They think they are invincible
AS a parent I’ve always wished there was some kind of wonder drug you could inject into the brains of children when they reach their teenage years containing all of your life experiences… so that they could make informed decisions.
I’ve made my fair share of dumb mistakes in my time and although I have regularly tried to highlight some of the pitfalls encountered to my own four children I’m sure most of it has gone in one ear and out the other.
But there are two life experiences that I continually hammer home to them, one in particular to my two sons, and the other to their sisters as well.
Firstly, if you take a girl out make sure you bring her home safely, no matter what happens, no matter what row you have on the date and no matter how your feelings get hurt.
I took a former girlfriend to a concert. The magnificent Freddie Mercury and Queen were in town and I had a couple of VIP press tickets. She was vivacious and, although she hated it, a man magnet.
I was young and immature and hated it even more. I was so jealous of the attention she was getting from guys, lost my temper and went home.
At 4am, I was woken by a knock on the door. The police asked me to follow them to the station as my girl had been raped as she left the concert. She was crying. They thought it might help if I was by her side.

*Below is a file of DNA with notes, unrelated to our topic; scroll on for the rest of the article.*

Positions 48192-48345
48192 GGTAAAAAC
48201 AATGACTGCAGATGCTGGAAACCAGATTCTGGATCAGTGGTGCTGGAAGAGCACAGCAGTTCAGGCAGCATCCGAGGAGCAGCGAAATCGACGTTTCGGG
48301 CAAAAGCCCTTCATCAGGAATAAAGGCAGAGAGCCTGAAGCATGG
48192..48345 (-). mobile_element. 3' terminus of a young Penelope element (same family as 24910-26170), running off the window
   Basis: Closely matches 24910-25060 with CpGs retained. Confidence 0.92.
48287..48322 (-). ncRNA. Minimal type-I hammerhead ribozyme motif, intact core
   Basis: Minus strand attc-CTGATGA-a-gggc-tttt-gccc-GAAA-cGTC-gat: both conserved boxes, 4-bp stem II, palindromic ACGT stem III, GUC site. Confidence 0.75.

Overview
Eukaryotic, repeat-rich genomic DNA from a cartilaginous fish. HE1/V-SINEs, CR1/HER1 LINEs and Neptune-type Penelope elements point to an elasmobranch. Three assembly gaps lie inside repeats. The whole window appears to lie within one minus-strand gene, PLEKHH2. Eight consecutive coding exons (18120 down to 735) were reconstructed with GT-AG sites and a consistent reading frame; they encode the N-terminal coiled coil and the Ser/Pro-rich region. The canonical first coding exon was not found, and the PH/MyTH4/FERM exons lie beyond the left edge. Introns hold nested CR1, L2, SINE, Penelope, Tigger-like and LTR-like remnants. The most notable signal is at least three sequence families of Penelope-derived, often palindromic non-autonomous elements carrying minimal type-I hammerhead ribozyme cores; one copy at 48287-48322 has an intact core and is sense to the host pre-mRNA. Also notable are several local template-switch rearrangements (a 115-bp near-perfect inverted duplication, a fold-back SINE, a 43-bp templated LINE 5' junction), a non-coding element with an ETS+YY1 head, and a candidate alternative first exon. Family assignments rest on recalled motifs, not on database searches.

I will never forget her howls of anguish. I will never forget the look of disgust on the face of her grandmother when she asked: ‘Why did you leave her?’ I will never let a son of mine repeat my mistake.
Secondly, don’t drink and drive.
A close Bahraini friend and her family are going through a traumatic time at the moment. Her sister was a passenger in a car driven by a young man who had enjoyed a good night out in Adliya.
He probably thought he was indestructible and a few drinks wouldn’t impair his judgment. It did. He wasn’t paying attention and when he sped over a speed bump the car catapulted in the air, smashed through a barrier and landed in a crumpled heap.
All three in the car were hurt. My friend’s sister was the only one left unconscious. Apart from concussion she suffered a dislocated elbow, broken collarbone, a chest fracture, cuts to her head down to her feet and, worse of all, serious spinal injuries.
The student may now have to undergo spinal surgery which could involve an air ambulance to specialist medics in the US.
The foolish driver faces a likely lengthy spell in prison once the court case is heard and, but for the grace of God, it could have been me.
Aged 17, I had just passed my driving test, was invited to report on a nightclub opening and took a friend with two of her pals.
I thought I was indestructible and a few drinks wouldn’t impair my judgment. It did. I wasn’t paying attention and when I sped round a tight corner the road went one way and my car went the other.
My beloved VW Beetle spun out of control on two wheels, missed a lamppost by millimetres before righting itself.
We were lucky. I drove the girls home in silence, thinking how could I tell their parents, in different circumstances, that I had killed or seriously injured their daughters?
I will never let a child of mine repeat my mistake.
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Stanley Louis Szecowka
Editor/Journalist & Blogger, Restaurant & Motors Reviewer, FinTech Writer, Manager, Trainer.
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